The Henderson City Council unanimously approved a property tax rate increase Tuesday, part of efforts to balance a budget while suffering revenue declines because of the coronavirus.
The city will raise property taxes by 3 cents per $100 in assessed valuation, according to a presentation CFO Jim McIntosh gave council members. He said the increase will have no impact on almost all residents because of the property tax cap, which protects homeowners from annual increases greater than 3 percent.
“What we’re hoping to do with this is to begin capturing a lot of the new development that begins coming on the rolls, particularly some of the large commercial development that is about to occur here, or is about to go onto the property tax rolls here in Henderson,” he said.
McIntosh last month said city services have begun to “outstrip” the Henderson’s ability to pay for them.
Henderson will continue to have the lowest property tax rate of major Nevada cities, he said.
To balance its budget, Henderson could take up to $19 million from emergency reserves. The budget includes $281.5 million in general fund expenditures.
The novel coronavirus outbreak dealt a blow to Henderson’s revenue projections. The upcoming general fund budget has a projected revenue shortfall of about $37 million, McIntosh said. The fiscal year begins July 1.
Revenue shortfalls are based off of projections, so the city may have to adjust as real data comes in. Henderson is seeking federal assistance to deal with shortfalls, McIntosh said.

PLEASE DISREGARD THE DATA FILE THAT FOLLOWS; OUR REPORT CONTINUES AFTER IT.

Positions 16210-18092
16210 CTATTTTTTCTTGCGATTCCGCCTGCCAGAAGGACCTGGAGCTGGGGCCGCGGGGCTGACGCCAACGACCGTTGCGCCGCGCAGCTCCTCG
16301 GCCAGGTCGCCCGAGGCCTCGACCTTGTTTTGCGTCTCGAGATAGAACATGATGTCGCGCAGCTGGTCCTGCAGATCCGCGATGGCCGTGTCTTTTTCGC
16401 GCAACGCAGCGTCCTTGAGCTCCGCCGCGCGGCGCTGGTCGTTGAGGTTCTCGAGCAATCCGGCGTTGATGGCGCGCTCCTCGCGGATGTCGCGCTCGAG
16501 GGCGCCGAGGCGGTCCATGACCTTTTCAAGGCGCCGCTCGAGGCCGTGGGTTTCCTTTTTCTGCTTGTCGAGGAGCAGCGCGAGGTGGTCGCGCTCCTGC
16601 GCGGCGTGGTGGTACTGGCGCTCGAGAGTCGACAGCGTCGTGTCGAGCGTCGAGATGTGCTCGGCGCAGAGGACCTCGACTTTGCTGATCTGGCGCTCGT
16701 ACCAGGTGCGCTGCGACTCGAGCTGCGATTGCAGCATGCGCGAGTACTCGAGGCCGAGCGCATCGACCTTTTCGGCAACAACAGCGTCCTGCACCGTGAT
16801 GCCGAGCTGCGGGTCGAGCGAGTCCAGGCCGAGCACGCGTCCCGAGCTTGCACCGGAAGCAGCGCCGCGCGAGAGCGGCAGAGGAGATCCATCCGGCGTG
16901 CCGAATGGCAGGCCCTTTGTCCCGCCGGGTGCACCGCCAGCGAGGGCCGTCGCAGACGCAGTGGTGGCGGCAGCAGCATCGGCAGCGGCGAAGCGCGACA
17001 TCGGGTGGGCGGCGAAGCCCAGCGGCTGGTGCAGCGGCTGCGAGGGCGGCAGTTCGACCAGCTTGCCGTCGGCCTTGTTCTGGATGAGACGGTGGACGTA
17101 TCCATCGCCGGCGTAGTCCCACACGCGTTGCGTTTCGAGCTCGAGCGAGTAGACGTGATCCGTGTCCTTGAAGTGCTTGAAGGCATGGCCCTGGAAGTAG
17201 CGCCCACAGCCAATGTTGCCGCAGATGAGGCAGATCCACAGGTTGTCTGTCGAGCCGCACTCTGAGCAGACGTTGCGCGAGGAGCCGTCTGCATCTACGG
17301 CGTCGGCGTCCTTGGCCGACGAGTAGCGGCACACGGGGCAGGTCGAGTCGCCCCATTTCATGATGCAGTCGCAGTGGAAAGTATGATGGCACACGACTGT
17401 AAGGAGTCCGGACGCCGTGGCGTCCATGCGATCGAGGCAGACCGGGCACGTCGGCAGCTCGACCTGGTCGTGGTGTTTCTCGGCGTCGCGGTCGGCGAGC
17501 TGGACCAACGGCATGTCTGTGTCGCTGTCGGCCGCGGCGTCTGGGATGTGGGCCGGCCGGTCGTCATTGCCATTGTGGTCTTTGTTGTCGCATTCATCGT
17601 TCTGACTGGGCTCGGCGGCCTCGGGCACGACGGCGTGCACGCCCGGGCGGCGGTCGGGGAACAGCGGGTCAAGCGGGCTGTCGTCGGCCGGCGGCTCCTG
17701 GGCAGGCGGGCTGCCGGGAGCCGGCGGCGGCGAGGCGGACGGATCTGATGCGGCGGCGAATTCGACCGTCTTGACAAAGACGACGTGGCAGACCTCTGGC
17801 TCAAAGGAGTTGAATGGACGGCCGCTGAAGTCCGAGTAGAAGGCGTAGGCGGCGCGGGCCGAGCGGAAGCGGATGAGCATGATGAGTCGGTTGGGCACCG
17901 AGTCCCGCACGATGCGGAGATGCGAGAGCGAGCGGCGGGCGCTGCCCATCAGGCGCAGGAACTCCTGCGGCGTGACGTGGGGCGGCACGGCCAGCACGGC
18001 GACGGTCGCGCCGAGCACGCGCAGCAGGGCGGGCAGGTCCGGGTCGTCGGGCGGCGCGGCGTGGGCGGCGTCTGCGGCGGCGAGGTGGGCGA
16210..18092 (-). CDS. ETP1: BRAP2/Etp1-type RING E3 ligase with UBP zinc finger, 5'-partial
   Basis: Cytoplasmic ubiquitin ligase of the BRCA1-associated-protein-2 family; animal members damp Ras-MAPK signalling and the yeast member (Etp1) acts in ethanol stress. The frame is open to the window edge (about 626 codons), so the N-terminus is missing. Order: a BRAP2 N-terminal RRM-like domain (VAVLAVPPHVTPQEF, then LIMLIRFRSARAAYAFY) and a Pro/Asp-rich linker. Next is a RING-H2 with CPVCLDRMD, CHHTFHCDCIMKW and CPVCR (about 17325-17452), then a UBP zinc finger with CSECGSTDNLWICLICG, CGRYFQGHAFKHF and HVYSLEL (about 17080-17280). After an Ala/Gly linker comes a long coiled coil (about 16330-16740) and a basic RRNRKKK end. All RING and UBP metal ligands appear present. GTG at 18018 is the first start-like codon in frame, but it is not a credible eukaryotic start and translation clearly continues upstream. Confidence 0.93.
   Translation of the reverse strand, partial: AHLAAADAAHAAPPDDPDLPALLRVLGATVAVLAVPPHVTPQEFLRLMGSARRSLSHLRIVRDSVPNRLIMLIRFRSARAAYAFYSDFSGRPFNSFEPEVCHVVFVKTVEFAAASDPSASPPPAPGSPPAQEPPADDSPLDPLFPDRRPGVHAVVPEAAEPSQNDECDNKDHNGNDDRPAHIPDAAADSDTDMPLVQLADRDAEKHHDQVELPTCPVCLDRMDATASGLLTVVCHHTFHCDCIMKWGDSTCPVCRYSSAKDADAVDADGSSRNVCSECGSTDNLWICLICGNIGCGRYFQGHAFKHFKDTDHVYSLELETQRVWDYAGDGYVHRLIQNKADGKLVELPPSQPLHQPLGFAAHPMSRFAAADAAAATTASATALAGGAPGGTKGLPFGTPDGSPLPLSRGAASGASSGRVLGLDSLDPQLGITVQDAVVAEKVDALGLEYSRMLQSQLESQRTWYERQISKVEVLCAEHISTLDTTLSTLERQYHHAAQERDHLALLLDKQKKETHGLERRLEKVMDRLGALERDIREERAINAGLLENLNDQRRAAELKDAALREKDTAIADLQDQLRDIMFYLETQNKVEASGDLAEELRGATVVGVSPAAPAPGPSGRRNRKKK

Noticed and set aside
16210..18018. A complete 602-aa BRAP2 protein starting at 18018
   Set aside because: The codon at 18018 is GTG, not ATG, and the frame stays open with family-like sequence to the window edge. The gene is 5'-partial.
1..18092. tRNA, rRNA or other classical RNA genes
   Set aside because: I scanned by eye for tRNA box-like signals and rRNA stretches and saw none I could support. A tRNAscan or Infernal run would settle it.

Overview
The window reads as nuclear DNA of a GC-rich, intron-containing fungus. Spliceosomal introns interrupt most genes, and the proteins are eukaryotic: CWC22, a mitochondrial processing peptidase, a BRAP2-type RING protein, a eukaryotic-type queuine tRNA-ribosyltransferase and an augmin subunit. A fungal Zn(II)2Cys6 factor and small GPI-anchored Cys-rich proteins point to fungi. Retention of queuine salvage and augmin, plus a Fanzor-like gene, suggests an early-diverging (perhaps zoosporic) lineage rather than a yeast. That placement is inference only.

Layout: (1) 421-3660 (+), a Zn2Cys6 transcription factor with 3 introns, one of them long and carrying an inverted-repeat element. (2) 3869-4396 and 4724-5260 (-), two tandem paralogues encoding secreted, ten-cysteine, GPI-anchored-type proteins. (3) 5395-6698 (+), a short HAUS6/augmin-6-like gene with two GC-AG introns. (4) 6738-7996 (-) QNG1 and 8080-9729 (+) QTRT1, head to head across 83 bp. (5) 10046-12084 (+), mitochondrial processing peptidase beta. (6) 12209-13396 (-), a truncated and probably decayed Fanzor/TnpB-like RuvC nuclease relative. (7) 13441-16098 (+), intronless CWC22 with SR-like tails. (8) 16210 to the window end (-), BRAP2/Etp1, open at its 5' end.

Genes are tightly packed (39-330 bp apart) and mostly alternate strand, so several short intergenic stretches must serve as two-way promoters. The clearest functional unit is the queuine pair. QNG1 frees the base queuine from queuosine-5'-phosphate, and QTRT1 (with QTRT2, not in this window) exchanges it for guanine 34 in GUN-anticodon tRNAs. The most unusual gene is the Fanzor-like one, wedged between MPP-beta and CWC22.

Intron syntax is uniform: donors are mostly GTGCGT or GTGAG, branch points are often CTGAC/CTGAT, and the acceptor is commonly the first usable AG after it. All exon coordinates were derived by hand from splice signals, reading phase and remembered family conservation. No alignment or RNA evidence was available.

To fight off some of the fiscal effects, the city implemented a hiring freeze in April, McIntosh said. The freeze does not include public safety positions, McIntosh said.
Travel and training budgets have also been reduced.
“The more we’re able to save this year, the less we’ll have to cut potentially as we go into next year, or transfer from our stabilization fund,” he told council members.
Any request that went through the budgeting process has since been removed, he said. There are no new jobs or programs being added in the next budget.
Officials waived raises and bonuses, and the city has reached tentative agreements with three unions for one-year contract extensions that contain no cost of living raises. One remaining union, the Henderson Police Supervisors Association, is still in negotiations. A council vote on the contracts is expected next month.
Those cuts, however, will not be enough to fill the revenue shortfall. The city will use money from a reserve fund to cover shortfalls. McIntosh told council members he hopes the city does not need to transfer the full $19 million, but the reserve buys time to make more strategic cuts.